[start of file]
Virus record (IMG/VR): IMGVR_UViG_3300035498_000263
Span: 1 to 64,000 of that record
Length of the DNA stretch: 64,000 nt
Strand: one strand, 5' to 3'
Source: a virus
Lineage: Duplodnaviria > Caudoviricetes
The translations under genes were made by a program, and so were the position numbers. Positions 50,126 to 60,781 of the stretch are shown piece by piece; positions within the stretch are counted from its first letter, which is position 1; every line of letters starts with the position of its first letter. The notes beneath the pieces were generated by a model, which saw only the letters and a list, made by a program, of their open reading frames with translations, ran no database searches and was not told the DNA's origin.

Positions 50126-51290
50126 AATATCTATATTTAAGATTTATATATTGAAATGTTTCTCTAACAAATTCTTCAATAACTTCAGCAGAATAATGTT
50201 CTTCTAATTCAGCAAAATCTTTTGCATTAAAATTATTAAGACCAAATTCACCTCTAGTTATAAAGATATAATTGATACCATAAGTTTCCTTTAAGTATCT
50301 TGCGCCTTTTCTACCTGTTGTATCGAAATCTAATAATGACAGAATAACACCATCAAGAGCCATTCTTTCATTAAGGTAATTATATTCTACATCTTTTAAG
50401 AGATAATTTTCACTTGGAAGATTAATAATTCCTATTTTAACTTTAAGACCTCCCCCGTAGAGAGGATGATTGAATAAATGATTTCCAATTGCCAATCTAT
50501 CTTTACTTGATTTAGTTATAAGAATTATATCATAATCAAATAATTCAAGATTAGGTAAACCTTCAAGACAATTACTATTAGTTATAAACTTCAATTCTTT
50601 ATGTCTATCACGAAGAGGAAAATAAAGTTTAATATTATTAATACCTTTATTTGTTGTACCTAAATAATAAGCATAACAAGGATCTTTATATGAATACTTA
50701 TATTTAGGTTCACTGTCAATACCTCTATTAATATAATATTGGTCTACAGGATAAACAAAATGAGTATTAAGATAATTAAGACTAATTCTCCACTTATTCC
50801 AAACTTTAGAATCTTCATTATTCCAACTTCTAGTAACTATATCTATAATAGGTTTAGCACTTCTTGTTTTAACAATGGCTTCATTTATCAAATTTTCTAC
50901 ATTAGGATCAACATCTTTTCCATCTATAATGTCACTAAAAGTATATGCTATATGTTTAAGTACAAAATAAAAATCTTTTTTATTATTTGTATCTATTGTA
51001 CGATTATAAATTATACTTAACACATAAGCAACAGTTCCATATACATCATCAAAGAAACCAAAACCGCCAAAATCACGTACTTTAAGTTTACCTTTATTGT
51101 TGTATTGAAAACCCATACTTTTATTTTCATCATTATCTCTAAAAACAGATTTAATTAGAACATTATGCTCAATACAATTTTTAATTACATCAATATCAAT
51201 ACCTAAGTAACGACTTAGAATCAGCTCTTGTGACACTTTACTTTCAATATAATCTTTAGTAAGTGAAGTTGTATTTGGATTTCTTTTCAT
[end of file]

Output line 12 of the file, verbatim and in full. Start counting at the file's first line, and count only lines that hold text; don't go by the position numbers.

50401 AGATAATTTTCACTTGGAAGATTAATAATTCCTATTTTAACTTTAAGACCTCCCCCGTAGAGAGGATGATTGAATAAATGATTTCCAATTGCCAATCTAT